A storoem reflecting on my life as a boy in 1954 and the rules of friendships allowed.
|This morning freezing rain is falling over Shreveport|
endangering early blossoms eager for a jump on spring.
Such tender buds, upon coating with ice, wither and die.
Today is perfect for staying inside, for putting nothing
on the agenda but cuddling warm with the wife by a wood fire,
and for quiet conversation, laughing, and a bit of reminiscing.
I think far back to a time more than 5 dogs and two wives ago,
back to a time when nothing good in my life was missing.
The summer of 1954 I was a boy of nearly ten years,
and I owned a bicycle – a majestic Schwinn, painted red
with white stripes. I loved that bike, riding it with no fears.
Then I met Billy, the best bicycle rider who ever drew breath.
Now, Billy was already ten, and I would know him mere weeks,
but what an impression he made! The very first time I saw him,
Billy was riding his bike using no hands … but what really speaks
to his bicycle mastery was he was doing a headstand on the seat!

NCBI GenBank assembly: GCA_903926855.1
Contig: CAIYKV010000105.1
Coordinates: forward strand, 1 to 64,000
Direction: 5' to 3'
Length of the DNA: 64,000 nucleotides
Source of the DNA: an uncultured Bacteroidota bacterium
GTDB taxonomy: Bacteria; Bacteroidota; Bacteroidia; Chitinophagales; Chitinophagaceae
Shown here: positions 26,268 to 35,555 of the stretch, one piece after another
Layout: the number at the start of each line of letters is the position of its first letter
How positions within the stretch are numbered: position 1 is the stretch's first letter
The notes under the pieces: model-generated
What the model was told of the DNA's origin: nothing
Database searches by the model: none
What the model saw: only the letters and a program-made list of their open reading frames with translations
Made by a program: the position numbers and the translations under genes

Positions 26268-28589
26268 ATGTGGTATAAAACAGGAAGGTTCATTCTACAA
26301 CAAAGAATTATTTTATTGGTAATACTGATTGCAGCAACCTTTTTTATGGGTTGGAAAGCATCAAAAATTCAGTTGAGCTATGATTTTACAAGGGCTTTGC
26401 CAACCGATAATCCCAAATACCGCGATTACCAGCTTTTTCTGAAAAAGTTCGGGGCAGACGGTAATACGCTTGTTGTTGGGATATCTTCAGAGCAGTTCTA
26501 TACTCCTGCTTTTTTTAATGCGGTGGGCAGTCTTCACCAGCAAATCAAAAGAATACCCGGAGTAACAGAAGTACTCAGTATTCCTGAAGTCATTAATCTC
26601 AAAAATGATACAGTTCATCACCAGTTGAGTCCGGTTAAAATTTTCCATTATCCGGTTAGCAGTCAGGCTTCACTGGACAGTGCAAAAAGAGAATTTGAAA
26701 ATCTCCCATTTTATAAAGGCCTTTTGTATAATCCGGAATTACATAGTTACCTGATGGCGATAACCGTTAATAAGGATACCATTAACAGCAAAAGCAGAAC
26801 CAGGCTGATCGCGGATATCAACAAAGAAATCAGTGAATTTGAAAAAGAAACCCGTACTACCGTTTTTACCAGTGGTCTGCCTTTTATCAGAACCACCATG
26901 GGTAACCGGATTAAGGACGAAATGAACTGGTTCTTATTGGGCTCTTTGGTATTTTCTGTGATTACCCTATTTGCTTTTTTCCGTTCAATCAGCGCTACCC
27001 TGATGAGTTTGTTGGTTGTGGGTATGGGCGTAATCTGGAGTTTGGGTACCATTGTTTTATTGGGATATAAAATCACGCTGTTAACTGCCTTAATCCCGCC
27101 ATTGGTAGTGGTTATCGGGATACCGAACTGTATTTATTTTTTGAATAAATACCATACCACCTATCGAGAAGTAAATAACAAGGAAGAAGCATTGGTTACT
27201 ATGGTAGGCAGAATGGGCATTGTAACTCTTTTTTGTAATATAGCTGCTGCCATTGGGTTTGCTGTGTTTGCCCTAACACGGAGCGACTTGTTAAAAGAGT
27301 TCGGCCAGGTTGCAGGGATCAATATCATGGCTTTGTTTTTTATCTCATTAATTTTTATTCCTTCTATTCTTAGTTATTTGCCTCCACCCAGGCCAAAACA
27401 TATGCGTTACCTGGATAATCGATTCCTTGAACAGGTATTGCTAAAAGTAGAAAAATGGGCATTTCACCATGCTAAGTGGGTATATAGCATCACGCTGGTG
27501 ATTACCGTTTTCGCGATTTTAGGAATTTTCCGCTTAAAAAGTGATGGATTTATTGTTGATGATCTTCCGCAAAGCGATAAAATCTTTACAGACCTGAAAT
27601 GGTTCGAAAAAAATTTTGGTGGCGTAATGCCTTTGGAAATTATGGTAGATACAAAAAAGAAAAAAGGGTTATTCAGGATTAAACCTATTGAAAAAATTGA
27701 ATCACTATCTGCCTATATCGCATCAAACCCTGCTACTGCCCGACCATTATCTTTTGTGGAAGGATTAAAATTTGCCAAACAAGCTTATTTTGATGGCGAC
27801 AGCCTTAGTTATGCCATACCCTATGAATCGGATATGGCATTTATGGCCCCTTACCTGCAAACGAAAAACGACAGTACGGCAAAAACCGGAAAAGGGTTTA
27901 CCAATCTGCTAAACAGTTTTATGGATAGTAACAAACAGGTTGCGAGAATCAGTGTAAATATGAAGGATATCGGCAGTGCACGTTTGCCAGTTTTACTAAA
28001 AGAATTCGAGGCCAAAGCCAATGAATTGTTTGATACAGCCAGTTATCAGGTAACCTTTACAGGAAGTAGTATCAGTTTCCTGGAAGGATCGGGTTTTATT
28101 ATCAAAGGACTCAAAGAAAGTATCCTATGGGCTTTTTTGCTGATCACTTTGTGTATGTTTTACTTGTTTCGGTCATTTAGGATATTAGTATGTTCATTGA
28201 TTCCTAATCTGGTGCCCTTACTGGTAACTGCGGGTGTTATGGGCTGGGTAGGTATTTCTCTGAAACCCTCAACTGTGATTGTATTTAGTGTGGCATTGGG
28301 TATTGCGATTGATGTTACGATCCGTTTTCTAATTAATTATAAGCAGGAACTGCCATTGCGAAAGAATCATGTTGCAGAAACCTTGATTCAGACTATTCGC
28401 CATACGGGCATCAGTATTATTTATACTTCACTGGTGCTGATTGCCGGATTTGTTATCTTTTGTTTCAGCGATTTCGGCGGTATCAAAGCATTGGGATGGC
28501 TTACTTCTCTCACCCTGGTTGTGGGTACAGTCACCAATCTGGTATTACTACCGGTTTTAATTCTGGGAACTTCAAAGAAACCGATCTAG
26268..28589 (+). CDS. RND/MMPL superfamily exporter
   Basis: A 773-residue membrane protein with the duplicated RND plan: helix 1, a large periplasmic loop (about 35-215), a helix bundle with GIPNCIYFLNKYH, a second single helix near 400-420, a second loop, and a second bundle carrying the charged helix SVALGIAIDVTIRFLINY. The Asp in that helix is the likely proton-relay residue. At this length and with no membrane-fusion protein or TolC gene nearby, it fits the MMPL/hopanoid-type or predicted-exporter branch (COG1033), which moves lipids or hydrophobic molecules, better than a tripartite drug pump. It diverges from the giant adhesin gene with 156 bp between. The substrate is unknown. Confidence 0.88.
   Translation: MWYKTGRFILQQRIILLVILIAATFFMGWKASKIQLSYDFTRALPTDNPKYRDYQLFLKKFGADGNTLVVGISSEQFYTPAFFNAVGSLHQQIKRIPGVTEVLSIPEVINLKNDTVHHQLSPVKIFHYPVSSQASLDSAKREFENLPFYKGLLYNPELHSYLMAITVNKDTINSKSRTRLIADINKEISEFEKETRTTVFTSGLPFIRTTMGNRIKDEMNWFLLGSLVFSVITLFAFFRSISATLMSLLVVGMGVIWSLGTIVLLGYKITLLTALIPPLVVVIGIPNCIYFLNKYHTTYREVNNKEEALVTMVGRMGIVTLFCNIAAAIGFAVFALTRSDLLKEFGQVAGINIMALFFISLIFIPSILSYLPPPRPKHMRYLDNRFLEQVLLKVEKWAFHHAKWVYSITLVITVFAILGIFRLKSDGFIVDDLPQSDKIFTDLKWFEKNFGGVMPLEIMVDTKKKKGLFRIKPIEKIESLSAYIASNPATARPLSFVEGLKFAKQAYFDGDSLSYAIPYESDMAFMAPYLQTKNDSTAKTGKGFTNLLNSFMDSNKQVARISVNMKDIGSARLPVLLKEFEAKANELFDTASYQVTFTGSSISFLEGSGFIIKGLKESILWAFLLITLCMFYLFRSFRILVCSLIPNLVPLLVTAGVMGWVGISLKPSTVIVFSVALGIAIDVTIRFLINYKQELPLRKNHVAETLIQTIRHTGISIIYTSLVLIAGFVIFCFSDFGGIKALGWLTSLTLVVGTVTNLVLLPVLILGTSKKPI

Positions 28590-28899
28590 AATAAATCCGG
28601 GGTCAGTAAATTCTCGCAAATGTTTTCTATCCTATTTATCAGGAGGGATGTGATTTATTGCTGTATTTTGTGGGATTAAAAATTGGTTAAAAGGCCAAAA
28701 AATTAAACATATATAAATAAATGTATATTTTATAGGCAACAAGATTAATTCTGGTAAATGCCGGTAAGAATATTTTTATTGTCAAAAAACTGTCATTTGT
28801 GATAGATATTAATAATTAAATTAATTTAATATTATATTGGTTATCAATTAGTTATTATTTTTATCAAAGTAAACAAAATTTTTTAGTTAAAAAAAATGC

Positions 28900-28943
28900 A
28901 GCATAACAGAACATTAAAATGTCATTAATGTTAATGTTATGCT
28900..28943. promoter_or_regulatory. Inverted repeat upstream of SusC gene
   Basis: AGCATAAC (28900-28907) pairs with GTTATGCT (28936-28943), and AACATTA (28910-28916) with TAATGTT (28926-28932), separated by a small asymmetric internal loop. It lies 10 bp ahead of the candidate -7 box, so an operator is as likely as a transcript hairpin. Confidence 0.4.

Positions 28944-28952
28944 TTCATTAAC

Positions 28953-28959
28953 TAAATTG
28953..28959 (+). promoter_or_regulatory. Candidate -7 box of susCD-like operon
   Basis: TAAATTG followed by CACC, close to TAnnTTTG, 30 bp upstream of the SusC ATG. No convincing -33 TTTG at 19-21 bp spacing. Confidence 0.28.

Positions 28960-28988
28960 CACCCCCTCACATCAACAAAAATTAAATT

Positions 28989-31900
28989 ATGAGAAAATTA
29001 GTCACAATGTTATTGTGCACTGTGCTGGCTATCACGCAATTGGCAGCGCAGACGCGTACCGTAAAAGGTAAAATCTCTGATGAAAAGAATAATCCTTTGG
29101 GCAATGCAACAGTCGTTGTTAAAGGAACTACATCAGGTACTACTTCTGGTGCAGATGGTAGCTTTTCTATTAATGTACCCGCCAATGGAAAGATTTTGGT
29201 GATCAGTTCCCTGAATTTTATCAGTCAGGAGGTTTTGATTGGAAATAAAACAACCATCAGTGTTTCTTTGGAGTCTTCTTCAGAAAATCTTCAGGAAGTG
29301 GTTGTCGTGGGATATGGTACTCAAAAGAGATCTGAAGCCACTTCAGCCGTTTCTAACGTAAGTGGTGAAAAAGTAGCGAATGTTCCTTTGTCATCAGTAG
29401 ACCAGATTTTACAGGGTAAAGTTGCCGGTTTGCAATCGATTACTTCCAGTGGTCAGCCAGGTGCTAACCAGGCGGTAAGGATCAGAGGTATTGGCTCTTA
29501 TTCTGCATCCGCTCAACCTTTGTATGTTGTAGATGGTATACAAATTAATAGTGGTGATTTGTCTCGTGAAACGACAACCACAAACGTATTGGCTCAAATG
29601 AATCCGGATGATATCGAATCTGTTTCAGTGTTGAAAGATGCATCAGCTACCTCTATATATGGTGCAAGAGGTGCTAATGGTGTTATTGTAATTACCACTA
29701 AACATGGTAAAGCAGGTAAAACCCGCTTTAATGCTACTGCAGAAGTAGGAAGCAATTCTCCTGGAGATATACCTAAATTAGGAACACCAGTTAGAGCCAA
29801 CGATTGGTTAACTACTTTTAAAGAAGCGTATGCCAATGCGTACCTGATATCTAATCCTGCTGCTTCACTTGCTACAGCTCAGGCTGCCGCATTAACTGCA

The grassy park in front of my home had succumbed to progress
in form of a shopping center, with a virtual sea of smooth concrete.
One end of the parking lot with little traffic we had deemed safe
for performing our bicycle trick competitions. Billy would meet
any challenger, blowing them all away. Many boys got mad
being shown up by Billy. Not I. He was friendly, easy to like.
We started hanging out together, practicing tricks, then riding
until hot and thirsty. We’d sit down on the curb beside our bikes
and drink carry-out cherry colas I would buy from the fountain
inside the drug store. We’d make jokes, laugh, and talk baseball.
Our friendship grew for a month or so until that one fateful day
my father came home early from work. This was our downfall.
At supper, my father asked, ”How long have you been associating
with that boy?” I happily replied. “For a few weeks. He’s teaching
me some tricks to do on my bike. He is really amazing.” “You
are never to play with him again. You know better. Supposing
the neighbors were to see you associating with that colored boy!”
The next day I bought us, Billy and me, a cherry cola one last time.
“My father won’t let me play with you any more.” I solemnly said.
“Mine recently told me the same thing. He warned it was a prime
way for me to get myself hurt – playing with the likes of you.”
Thus, we went our separate ways. I would see Billy around now
and then. At first we’d wave … then it was something we didn’t do.
Sometimes I think it a shame Billy and I couldn’t be friends somehow.
Our budding friendship withered under the cold wisdom of our elders –
segregated schools and play killed many potential friendships of that day.
I am happy in believing there are no longer restrictions on friendships today.
Oh, how I pray such restrictions are never placed on our children of today!
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